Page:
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Impact du réchauffement climatique sur la distribution spatiale des ressources halieutiques le long du littoral français: observations et scénarios

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par Sylvain Lenoir
Université Lille 1 Science - Doctorat 2011
  

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2.4. Results

Figure IV.1 shows the thermal niche of lesser sandeel, sprat, snake pipefish, European anchovy and European sardine superimposed upon the mean annual thermal regime of the North Sea for the four time periods we considered. The thermal niches of the snake pipefish and the sprat range between 7 to 14°C and 7 to 17, respectively. In contrast, the lesser sandeel has a colder and narrower thermal niche between 8 and 12°C. The warmer thermal niches of the European anchovy and European sardine lie between 9 and 28°C and 13 and 23°C, respectively. Our results suggest that the thermal regime of the North Sea may soon exceed the thermal niche of the lesser sandeel (figure IV.1a) and may become too warm for the snake pipefish during the second half of the century under both scenarios A2 and B2 (figure IV.1c). In contrast, while the thermal niche of sprat continues to match the thermal regime of the North Sea throughout the 21st century, the warming of the North Sea may lead to a reduction in their probability of occurrence (figure IV.1b). Interestingly, the extent of North Sea warming appears to be insufficient to lead to a significant increase in abundance of either the European anchovy or the European sardine by the end of the 21st century (figure IV.1d,e).

The long-term changing spatial probabilities of fish occurrence modelled by NPPEN for the periods 1960-1969, 2000-2008, 2050-2059 and 2090-2099 (Scenario B2) revealed a northward movement of all species by 2090-2099 (figure IV.2). In the North Sea, the probability of occurrence of lesser sandeel decreases progressively from the 1960s onwards and, while the model predicts a transient increase in the probability of occurrence of sprat and snake pipefish around the beginning of the 21st century, both sprat and snake pipefish show a decline in abundance after 2050 in the central North Sea, although the probability of sprat occurrence remains moderate along northern Scottish coasts. With respect to changes in the probability of occurrence of the two warm water southern fish species, we found that neither species achieve a high level of abundance during the modelled period. The European sardine appears to not increase in its probability of occurrence in the North Sea even by the end of the 21st century, despite an increase along the European shelf-edge, and while the probability of occurrence of anchovy in the North Sea is predicted to increase by the middle of this century, the increase is only moderate (figure IV.2). We found similar results when Scenario A2 was utilised (figures IV.S3?IV.S7).

Figure IV.1 : Estimated thermal niche for (a) lesser sandeel, (b) European sprat, (c) snake pipefish, European anchovy (d) and European sardine (e). Mean SST for the North Sea were added for time periods 1960-1969, 2000-2008 and both A2 and B2 scenarios for the time periods 2050-2059 and 2090-2099.

The examination of the long-term change in the probability of fish occurrence in the North Sea revealed a strong increase in two phases at the end of the 1980s and the 1990s for snake pipefish, sprat, and a pronounced decrease in the probability of occurrence of lesser sandeel at the end of the 1990s (figure IV.3a). The probability of the occurrence of European anchovy increased slightly at the end of the 1980s. No alteration in the probability of sardine occurrence was detected for the period 1960-2008. When we applied the same model to the period 2009-2100 we found that the occurrence probability of lesser sandeel decreased steadily from 1990 to 2100 (figure IV.3b). In contrast, the probability of occurrence of sprat and snake pipefish levelled off during the first half of the century, following an initial increase at the beginning of the century, to be followed by a decline in their probability of occurrence from 2050 to 2100. The probability of occurrence of the European anchovy increased from 0.18 at the beginning of the 21st century to 0.40 by its end (figure IV.3b). The European sardine would not reach value of 0.05 in occurrence probability before the end of the century.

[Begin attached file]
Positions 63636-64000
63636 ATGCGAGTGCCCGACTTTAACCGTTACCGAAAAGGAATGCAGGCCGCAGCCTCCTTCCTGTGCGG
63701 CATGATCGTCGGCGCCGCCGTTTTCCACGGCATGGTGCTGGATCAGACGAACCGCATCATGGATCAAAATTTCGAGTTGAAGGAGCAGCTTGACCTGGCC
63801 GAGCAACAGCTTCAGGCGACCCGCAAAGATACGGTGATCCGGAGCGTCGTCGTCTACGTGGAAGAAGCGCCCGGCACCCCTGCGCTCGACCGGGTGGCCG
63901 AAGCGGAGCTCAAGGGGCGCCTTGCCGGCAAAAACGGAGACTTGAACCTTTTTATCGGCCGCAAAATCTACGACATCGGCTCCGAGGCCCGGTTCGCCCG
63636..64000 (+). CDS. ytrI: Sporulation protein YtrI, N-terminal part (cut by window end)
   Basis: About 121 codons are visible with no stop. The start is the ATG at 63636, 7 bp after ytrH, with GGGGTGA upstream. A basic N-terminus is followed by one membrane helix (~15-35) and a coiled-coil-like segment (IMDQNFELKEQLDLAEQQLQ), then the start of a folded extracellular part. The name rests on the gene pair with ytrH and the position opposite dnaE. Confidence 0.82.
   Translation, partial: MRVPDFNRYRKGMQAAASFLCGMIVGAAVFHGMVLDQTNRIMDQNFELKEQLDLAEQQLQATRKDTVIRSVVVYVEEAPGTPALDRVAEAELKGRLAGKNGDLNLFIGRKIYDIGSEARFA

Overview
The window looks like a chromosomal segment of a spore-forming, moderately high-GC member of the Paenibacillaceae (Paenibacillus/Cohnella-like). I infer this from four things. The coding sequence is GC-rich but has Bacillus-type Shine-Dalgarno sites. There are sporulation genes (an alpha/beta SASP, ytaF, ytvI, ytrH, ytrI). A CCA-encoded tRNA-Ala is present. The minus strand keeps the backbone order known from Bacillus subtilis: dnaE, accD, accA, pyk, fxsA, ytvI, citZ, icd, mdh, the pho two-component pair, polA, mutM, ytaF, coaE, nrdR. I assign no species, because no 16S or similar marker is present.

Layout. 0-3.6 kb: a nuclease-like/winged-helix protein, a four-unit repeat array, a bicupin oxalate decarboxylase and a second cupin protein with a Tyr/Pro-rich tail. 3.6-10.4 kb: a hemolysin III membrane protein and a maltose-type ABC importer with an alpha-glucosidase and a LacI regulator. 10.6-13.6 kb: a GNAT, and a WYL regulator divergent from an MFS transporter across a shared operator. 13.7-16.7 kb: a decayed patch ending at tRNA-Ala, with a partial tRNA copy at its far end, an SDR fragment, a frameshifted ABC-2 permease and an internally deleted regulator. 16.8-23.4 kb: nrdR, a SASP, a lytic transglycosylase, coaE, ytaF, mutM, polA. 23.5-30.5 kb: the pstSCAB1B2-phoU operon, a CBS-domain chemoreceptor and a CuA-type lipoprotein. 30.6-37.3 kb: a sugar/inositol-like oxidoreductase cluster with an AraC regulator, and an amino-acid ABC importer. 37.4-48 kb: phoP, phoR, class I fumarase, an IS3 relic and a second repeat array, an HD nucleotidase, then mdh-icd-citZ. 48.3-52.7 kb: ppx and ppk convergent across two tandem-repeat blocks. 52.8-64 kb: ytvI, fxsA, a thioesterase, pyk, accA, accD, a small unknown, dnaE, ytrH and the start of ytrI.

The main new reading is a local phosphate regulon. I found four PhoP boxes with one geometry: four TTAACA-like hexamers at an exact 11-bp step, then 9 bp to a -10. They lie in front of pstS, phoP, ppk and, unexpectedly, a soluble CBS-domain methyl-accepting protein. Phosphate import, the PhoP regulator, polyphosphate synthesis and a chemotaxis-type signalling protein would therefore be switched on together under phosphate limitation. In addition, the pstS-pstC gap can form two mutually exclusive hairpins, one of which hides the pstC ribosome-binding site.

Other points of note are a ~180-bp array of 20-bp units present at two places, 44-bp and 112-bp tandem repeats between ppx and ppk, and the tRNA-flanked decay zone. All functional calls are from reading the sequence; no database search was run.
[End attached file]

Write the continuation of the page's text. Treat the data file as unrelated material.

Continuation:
We found a strong correlation (ranging from r=0.80 to r=0.83) between the observed and modelled occurrence for lesser sandeel, sprat and snake pipefish in the North Sea (figure IV.4); the coefficient of correlation ranged from r=0.80 to r=0.83. Our comparison between temporal changes in Spawning Stock Biomass (SSB) of the lesser sandeel (1981-2006) and modelled data also revealed a strong correlation between the long-term changes in SSB and the probability of occurrence modelled by NPPEN (figure IV.5). Unfortunately, it was impossible to provide a similar comparative analysis for the European anchovy or the European sardine due to the very low abundance of these species in the North Sea during our study period

Figure IV.2 : Estimated probability of occurrence using NPPEN for the time periods 1960-1969 (a), 2000-2008 (b), 2050-2059 (c) and 2090-2099 using scenario B2 (d) for, from left to right: lesser sandeel, European sprat, snake pipefish, European anchovy and European sardine.

Figure IV.3 : Long-term changes in the annual mean of the probability of occurrence in the North Sea (bounding box), for snake pipefish (black lines), European sprat (red lines), lesser sandeel (blue lines), European anchovy (green lines) and European sardine (cyan lines) from 1960 to 2008 (a) based on ICOADS temperature database and from 2009 to 2100 (b) based on ECHAM4 temperature scenarios (solid line for scenario A2 and dashed line for scenario B2).

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